In the final analysis, it isn?t what “I” say, do, or renounce even in the encounter, but what “I, in the name and authority of Jesus,” say and do that brings deliverance. Let us also remember that there is no power inherent in truth. All power is in and from God. It is the God of truth who has power to set the captives free.
5. Get Ready – we are to be New Testament churches.
If we are serious about the power of God through the Holy Spirit, we are called to constantly be living on the threshold of God?s new and powerful work. We will not only have to live with change, ambiguity and opposition; we will want to – just as the early church did in Acts. As churches we must be prepared to deal with the evil of sin’s grip on the lives of people. The church was not meant to be a stagnant, tradition-bound institution but a dynamic, Christ-centered household of faith.
The church, the household of faith, is the place for struggling with evil in the lives of people. Evil – especially the evil that becomes imbedded in people’s hearts through habitual patterns of sin – should be dealt with in our churches. And remember, I am not talking about a building but the people who make up a household of faith. To anticipate your question, yes, I believe Tri-State Camp becomes a household of faith when we meet together.
6. The Biblical Community
The church should be neither sectarian nor shallow. It is to be a household of faith under the lordship of Jesus Christ, by the power and love of the Spirit of truth, to the glory of God the Father.
The household of faith is a “loving, serving, joyful congregation that is truly open to the powerful work of the Holy Spirit. This community expresses a quality of openness that reflects maturity, not indifference; it takes biblical integrity seriously, rather than casually, and passionately seeks spiritual vitality rather than cheap emotional hype. We want to tap the true drama of the gospel, which answers our quest for transcendence, the human need for significance and our longing for community. This calls for a tremendous work of spiritual discernment, humility and heartfelt prayer.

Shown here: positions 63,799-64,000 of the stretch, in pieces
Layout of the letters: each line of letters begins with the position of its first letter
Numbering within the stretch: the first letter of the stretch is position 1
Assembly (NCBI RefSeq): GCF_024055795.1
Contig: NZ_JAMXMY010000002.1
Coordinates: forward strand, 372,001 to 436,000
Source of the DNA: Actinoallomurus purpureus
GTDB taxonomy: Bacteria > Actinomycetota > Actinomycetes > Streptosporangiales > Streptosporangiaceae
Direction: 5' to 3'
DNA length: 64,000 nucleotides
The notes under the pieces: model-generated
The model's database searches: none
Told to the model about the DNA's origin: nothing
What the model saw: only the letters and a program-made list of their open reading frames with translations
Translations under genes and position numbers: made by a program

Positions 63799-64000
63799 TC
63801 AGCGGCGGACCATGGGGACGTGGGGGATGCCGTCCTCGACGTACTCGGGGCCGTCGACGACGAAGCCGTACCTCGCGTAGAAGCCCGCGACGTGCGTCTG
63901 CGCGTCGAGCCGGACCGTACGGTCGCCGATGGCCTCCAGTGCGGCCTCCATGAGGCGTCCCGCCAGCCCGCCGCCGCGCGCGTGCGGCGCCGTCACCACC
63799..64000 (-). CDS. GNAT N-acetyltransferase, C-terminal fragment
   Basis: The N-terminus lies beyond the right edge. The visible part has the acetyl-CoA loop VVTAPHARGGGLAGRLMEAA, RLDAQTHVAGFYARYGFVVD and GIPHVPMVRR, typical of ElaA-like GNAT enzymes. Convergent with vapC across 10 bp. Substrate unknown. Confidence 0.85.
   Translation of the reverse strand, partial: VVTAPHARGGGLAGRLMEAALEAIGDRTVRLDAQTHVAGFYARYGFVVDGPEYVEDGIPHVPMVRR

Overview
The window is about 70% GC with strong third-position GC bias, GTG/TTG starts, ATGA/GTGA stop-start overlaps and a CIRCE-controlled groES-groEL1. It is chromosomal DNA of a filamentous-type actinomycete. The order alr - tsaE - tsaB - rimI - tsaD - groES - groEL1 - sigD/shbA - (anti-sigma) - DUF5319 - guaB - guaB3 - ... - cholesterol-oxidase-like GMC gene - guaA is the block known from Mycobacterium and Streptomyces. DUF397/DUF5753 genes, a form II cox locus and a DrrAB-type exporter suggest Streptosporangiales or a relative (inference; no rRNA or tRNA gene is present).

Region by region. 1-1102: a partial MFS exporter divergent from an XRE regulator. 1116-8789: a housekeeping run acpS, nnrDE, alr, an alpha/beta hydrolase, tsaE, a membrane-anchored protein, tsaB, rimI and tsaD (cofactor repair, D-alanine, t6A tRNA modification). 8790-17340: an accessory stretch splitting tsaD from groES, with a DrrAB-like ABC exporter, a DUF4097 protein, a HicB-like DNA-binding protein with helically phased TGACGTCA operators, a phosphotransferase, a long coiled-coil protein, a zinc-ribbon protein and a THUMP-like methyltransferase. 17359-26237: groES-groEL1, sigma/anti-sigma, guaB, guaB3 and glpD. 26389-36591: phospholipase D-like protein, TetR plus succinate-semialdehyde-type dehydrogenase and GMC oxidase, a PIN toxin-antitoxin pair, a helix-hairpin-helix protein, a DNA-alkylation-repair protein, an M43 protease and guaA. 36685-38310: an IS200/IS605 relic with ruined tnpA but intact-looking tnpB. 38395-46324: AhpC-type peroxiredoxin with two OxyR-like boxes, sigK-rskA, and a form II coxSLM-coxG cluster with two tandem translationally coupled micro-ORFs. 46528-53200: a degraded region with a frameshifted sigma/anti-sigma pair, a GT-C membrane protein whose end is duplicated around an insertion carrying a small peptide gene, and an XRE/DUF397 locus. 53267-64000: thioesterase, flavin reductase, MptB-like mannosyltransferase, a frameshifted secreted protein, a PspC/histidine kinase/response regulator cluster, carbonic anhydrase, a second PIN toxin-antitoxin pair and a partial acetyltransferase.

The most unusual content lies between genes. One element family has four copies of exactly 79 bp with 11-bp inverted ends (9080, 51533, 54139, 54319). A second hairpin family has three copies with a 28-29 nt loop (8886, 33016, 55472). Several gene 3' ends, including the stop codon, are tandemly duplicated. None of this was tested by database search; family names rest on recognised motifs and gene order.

Such a biblical community can be seeker-sensitive without being consumer-oriented. It can make the gospel interesting without entertaining, and convicting without condemning. It can be both effective and faithful, serious and joyful, cross-generational and mission-focused. It can redefine felt needs and meet spiritual needs. The household of faith is not a fun center or an escape from boredom, but a place of worship where the spiritual disciplines are modeled, the psalms are prayed and maturity is nurtured. It is a place where peer pressure, self-centeredness, anonymity and affluence are resisted. It is a community marked by the cross and blessed with resurrection hope.” (Doug Webster in Selling Jesus, p.13)
Thanks for your prayerful consideration of this whole subject. It is not my desire to rebuke or even correct but rather to provide a fresh framework so that we gain a more Christ-like perspective on how the church should function. Let’s pray together that God will continue His mighty work in the hearts of campers and staff alike. And may each of us be challenged by the truth that, “You, dear children, are from God and have overcome the evil of the world, because the one who is in you is greater than the one who is in the world.” (1 John 4:4)
Rev. James Eschenbrenner
Principalities and Powers, Collection of Articles, Moody Monthly, July-August 1997
Neil T. Anderson, The Bondage Breaker (Eugene, Oregon: Harvest House, 1990, 1993)
Roger Barrier, Listening to the Voice of God (Mpls., Minn.: Bethany House Publishers, 1998)
Gregory A. Boyd, God At War (Downers Grove, Illinois: InterVarsity Press, 1997)
George Mallone, Arming for Spiritual Warfare (Downers Grove, Illinois: InterVarsity Press, 1991)
Eugene H. Peterson, Subversive Spirituality (Grand Rapids, Mich., Wm. B. Eerdmans, 1997)
Douglas D. Webster, Selling Jesus (Downers Grove, Illinois: InterVarsity Press, 1992)